Your English: Phrasal verbs: set (1)
Tim Bowen sets about giving a masterclass in the correct use of phrasal verbs.
‘Having signed the agreement for a referendum on Scottish independence, the two sides will now set about the task of getting their message across to voters in Scotland’. Here, set about means to begin doing something, especially in a determined or enthusiastic way. To set about can also be used to mean to hit or kick someone several times, as in ‘A couple of teenage boys set about him with baseball bats’.
Usually used in the passive, to set against can be used to compare one thing with another or consider it in relation to something else, as in ‘The advantages of the new system must be set against its disadvantages’. It is also used in the context of stating officially that an amount of money is a cost to your business in order to pay less tax, as in ‘Your expenses can be set against tax’.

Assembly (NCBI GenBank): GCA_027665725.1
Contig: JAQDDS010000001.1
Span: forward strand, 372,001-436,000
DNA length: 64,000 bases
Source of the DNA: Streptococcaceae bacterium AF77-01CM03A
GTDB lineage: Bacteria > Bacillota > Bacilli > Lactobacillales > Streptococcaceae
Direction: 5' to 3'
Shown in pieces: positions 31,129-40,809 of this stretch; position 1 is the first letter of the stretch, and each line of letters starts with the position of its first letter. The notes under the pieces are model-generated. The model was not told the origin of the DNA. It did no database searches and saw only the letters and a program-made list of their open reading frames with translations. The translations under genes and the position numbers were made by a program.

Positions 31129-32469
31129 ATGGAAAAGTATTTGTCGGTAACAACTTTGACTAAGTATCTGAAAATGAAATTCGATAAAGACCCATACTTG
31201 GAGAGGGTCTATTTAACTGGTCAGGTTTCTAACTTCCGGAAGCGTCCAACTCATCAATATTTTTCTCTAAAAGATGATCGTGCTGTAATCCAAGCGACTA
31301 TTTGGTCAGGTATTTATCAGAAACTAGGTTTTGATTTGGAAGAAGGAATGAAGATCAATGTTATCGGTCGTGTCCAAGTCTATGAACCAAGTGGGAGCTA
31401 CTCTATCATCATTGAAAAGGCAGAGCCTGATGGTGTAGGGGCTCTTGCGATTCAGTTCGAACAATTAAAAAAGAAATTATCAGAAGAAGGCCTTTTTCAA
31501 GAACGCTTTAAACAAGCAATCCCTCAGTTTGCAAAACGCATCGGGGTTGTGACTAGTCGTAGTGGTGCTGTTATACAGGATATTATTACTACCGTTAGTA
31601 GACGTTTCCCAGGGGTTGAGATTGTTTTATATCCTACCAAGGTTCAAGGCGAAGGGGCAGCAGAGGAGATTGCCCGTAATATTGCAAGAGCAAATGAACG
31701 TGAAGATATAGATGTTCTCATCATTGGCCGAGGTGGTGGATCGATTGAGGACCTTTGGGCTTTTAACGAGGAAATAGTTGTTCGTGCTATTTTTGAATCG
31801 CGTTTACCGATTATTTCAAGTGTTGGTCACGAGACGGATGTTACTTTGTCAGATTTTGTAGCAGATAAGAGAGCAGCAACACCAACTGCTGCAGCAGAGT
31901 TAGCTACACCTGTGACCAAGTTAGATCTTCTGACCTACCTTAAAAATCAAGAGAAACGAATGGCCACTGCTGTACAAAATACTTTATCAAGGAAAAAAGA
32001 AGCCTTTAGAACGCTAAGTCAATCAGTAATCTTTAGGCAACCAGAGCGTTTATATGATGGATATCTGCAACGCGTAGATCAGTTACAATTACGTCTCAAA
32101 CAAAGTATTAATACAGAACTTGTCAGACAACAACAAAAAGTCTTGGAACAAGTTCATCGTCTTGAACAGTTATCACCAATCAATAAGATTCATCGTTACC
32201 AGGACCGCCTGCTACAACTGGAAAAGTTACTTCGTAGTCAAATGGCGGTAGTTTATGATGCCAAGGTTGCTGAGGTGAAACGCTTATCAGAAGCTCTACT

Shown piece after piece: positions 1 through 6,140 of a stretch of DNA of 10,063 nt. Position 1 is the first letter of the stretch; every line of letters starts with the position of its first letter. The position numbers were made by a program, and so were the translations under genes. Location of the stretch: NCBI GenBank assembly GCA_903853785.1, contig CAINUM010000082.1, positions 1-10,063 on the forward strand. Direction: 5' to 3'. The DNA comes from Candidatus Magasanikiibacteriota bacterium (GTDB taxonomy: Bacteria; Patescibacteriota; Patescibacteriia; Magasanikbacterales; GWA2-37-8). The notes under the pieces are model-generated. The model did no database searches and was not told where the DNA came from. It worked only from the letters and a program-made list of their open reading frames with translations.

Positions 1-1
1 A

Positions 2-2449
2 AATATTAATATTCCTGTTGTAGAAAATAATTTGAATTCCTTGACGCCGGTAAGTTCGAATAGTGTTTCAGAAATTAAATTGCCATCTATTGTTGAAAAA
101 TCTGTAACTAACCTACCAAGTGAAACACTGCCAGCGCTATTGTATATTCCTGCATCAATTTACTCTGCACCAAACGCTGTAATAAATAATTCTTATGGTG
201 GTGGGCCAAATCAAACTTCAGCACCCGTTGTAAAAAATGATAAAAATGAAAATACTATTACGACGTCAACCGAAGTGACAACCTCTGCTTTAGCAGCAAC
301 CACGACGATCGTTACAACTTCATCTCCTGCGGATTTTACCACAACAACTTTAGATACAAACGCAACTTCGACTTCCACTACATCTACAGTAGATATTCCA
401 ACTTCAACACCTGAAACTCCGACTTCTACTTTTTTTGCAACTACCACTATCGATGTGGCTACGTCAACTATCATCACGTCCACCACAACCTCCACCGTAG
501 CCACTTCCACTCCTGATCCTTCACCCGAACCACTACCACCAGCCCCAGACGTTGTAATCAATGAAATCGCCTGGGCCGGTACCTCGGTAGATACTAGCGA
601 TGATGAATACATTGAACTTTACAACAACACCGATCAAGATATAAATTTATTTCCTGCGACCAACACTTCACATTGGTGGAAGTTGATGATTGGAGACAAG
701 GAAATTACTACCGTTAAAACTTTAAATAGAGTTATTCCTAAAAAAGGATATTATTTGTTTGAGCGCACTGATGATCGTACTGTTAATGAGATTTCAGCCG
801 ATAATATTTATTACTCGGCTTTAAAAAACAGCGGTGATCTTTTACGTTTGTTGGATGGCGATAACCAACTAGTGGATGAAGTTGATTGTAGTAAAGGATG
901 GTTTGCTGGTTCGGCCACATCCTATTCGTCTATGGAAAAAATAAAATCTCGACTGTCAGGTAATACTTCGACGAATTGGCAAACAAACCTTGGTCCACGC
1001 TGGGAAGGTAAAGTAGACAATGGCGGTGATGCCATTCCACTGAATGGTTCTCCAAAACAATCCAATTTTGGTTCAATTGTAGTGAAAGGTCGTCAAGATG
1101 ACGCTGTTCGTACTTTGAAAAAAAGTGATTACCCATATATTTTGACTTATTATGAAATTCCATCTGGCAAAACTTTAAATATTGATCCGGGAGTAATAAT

If something sets you apart from someone else, it is an aspect or quality that makes you different and special, as in ‘Barcelona’s passing and movement has often set them apart from other teams’. Usually used in the passive, set apart can also mean to keep something separate in order to use it for a particular purpose, as in ‘Several acres of public land have been specifically set apart for recreation’.
If you set money aside, you keep or save it to use later for a particular purpose, as in ‘I set aside a third of my salary each month’ or ‘Have you set aside some money for your children’s education?’ If you set aside your differences, you do not let them influence you as you try to achieve something more important, as in ‘They agreed to set aside their differences and work together for peace’.